UNESCO E-library of Park Škocjan Caves and The Karst Biosphere Reserve

In 1986 the Škocjan Caves were entered on UNESCO's list of natural and cultural world heritage sites. The recognition of the world community, in addition to national pride and the bases for redefining the identity of the space and people, brought new responsibilities for permanent preservation and protection of world heritage. With a special act, in 1996 the Government of the Republic of Slovenia established the Škocjan Caves Regional Park, designating also the managing authority of the protected area. The Škocjan Caves Park Public Service Agency's programme for protection and development is based on legal provisions that imply necessary restrictions regarding certain forms of living and acting of man in his habitat with the aim of preserving the existing forms of living and acting on the level of surface and underground ecosystems. In 1999 the underground course of the Reka River in the Škocjan Caves was included on the list of wetlands of international importance of the Ramsar Convention. In 2004 the Škocjan Caves Park was included – as Karst Biosphere Reserve – in the world network of biosphere reserves of UNESCO's intergovernmental Man and the Biosphere (MAB) programme.

foto partnerji slovenija-1Škocjan Caves


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Škocjan Caves

In 1986 the Škocjan Caves were entered on UNESCO's list of natural and cultural world heritage sites. The recognition of the world community, in addition to national pride and the bases for redefining the identity of the space and people, brought new responsibilities for permanent preservation and protection of world heritage. With a special act, in 1996 the Government of the Republic of Slovenia established the Škocjan Caves Regional Park, designating also the managing authority of the protected area. The Škocjan Caves Park Public Service Agency's programme for protection and development is based on legal provisions that imply necessary restrictions regarding certain forms of living and acting of man in his habitat with the aim of preserving the existing forms of living and acting on the level of surface and underground ecosystems. In 1999 the underground course of the Reka River in the Škocjan Caves was included on the list of wetlands of international importance of the Ramsar Convention. In 2004 the Škocjan Caves Park was included – as Karst Biosphere Reserve – in the world network of biosphere reserves of UNESCO's intergovernmental Man and the Biosphere (MAB) programme.

Škocjan Caves
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Under high, sheer rock faces, the river sinks into the Škocjan Caves, runs through the Mahorčičeva Jama and Mariničeva Jama caves, resurfaces in the Mala Dolina collapse doline (Little Dolina) and reaches the lake in the Velika Dolina (Great Dolina). There it finally sinks into the Šumeča Jama cave (Murmuring Cave), which measures 250 m in length and a maximum of 80 m in height and has 870,000 m3 of volume and 16,700 m2 of surface area. It is followed by the Hankejev Kanal, a 95 m high and up to 15 m wide canyon. The Martelova Dvorana is the largest underground hall in the Karst. It measures 308 m in length, 123 m in width, the average height of the ceiling is 106 m, the highest point being at 146 m, and its volume is 2,100,000 m3.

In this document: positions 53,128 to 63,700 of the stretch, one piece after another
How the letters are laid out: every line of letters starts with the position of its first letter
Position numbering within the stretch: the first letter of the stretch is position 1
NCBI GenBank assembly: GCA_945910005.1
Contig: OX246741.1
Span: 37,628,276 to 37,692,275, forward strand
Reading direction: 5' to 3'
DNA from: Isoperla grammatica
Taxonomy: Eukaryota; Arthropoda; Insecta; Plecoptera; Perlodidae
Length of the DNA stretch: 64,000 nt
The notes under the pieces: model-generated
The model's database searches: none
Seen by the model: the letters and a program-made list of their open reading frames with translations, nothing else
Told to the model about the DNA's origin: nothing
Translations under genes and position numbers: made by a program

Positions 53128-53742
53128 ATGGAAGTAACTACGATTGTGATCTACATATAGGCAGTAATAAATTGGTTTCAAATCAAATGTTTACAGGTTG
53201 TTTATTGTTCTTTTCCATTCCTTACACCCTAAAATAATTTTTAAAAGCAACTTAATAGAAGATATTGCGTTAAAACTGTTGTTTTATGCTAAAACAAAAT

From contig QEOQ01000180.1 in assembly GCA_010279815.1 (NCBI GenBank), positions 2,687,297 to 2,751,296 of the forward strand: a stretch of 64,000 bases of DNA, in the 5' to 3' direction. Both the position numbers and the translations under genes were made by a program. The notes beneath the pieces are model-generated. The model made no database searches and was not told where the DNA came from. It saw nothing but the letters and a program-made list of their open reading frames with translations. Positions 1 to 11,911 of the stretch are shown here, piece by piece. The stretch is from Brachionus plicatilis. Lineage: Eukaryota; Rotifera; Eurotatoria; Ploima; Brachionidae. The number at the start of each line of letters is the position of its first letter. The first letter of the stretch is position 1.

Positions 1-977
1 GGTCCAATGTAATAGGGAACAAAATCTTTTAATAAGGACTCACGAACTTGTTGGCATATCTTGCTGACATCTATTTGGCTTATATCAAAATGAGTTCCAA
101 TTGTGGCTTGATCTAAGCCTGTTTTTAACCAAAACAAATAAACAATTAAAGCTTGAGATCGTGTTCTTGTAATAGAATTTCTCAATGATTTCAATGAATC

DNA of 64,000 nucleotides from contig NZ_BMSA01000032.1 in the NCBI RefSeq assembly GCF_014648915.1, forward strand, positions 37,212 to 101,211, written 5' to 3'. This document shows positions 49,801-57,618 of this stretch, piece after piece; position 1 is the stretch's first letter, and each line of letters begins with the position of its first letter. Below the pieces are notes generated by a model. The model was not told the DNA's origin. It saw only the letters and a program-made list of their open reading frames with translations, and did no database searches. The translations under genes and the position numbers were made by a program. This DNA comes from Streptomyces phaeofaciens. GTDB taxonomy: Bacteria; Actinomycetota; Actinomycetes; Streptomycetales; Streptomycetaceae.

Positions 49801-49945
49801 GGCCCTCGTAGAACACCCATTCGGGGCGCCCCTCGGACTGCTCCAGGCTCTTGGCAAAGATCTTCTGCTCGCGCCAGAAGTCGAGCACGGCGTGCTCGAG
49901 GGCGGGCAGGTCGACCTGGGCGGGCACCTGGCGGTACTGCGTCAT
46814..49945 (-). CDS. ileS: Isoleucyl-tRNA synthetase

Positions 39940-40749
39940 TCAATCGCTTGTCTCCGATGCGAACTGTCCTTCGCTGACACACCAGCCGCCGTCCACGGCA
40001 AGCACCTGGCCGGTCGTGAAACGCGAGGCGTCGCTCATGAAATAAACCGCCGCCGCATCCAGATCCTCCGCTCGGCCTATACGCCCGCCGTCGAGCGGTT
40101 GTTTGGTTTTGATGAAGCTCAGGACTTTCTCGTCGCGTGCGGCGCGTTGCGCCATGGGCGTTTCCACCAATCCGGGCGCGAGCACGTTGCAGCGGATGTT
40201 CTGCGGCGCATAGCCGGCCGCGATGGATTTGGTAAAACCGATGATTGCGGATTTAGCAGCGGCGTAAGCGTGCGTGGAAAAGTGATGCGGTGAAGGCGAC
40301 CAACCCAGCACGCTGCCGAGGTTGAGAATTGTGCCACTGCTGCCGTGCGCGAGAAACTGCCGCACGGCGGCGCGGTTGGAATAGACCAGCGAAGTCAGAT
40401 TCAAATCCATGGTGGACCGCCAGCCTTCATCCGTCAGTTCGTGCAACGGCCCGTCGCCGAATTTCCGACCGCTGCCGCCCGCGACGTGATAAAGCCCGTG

The entrances to the caves are extremely picturesque collapse dolines. In the Mala Dolina and Velika Dolina, through which the Reka River runs underground, an exceptional, geomorphologically and micro-climatically conditioned ecosystem developed and was preserved. Here, Mediterranean, sub-Mediterranean, Central European, Illyrian and Alpine floral elements occur side by side. Consequently, glacial and thermophile relicts, which are living testimony of past climatic periods, can be found here. The Velika Dolina is the typical locality of the endemic Campanula justiniana Witasek.

In the underground system of the Reka River rare cave animals are preserved. Among subterranean fauna the most numerous are copepods; one of them is Elaphoidella slovenica Wells (syn. Elaphoidella karstica), a Škocjan Caves endemic. Copepod species Moriaropsis scotenophila and Speocyclops infernus were first described here. The olm (Proteus anguinus), a Dinaric endemic species, is also found in the underground river.

There are some archaeological excavation sites within the protected area which have been researched. These include cave sites, settlements and burial grounds which point to continuous settlement from the Mesolithic period, the Neolithic period, the Eneolithic period, the Bronze Age, the Iron Age and Antiquity to the migration of peoples and early Middle Ages.

In this region of Slovenia scientists began to systematically study karst features. From here they spread their scientific findings throughout the world. The Škocjan Caves region draws its universal value from its exceptional importance for the fundamental research of the karst and karst features since the 19th century on. Many Slovenian words that were used by speleologists to name certain features entered speleological terminology as technical terms. It is from here that international geomorphologic terms "karst" and "doline" originate.

Prepared by: 
Vanja Debevec, MSc., Head of Department for Research and Development, Park Škocjan Caves, Slovenia

Izdelava: Studio Matris